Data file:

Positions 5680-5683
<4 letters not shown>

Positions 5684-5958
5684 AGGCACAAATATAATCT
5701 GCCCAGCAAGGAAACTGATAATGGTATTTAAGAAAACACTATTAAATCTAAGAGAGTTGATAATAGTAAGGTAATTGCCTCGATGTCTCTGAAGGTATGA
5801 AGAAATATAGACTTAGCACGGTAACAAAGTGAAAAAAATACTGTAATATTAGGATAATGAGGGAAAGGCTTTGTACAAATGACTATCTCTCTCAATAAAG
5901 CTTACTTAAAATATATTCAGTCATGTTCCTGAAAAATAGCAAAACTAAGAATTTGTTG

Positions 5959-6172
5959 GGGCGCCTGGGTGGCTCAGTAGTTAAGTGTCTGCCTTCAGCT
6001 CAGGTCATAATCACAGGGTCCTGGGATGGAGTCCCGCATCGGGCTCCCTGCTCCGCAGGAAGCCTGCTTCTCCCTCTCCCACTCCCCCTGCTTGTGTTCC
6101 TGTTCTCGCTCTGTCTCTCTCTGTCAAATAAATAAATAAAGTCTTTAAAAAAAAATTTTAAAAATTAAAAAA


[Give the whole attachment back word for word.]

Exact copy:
Positions 5680-5683
<4 letters not shown>

Positions 5684-5958
5684 AGGCACAAATATAATCT
5701 GCCCAGCAAGGAAACTGATAATGGTATTTAAGAAAACACTATTAAATCTAAGAGAGTTGATAATAGTAAGGTAATTGCCTCGATGTCTCTGAAGGTATGA
5801 AGAAATATAGACTTAGCACGGTAACAAAGTGAAAAAAATACTGTAATATTAGGATAATGAGGGAAAGGCTTTGTACAAATGACTATCTCTCTCAATAAAG
5901 CTTACTTAAAATATATTCAGTCATGTTCCTGAAAAATAGCAAAACTAAGAATTTGTTG

Positions 5959-6172
5959 GGGCGCCTGGGTGGCTCAGTAGTTAAGTGTCTGCCTTCAGCT
6001 CAGGTCATAATCACAGGGTCCTGGGATGGAGTCCCGCATCGGGCTCCCTGCTCCGCAGGAAGCCTGCTTCTCCCTCTCCCACTCCCCCTGCTTGTGTTCC
6101 TGTTCTCGCTCTGTCTCTCTCTGTCAAATAAATAAATAAAGTCTTTAAAAAAAAATTTTAAAAATTAAAAAA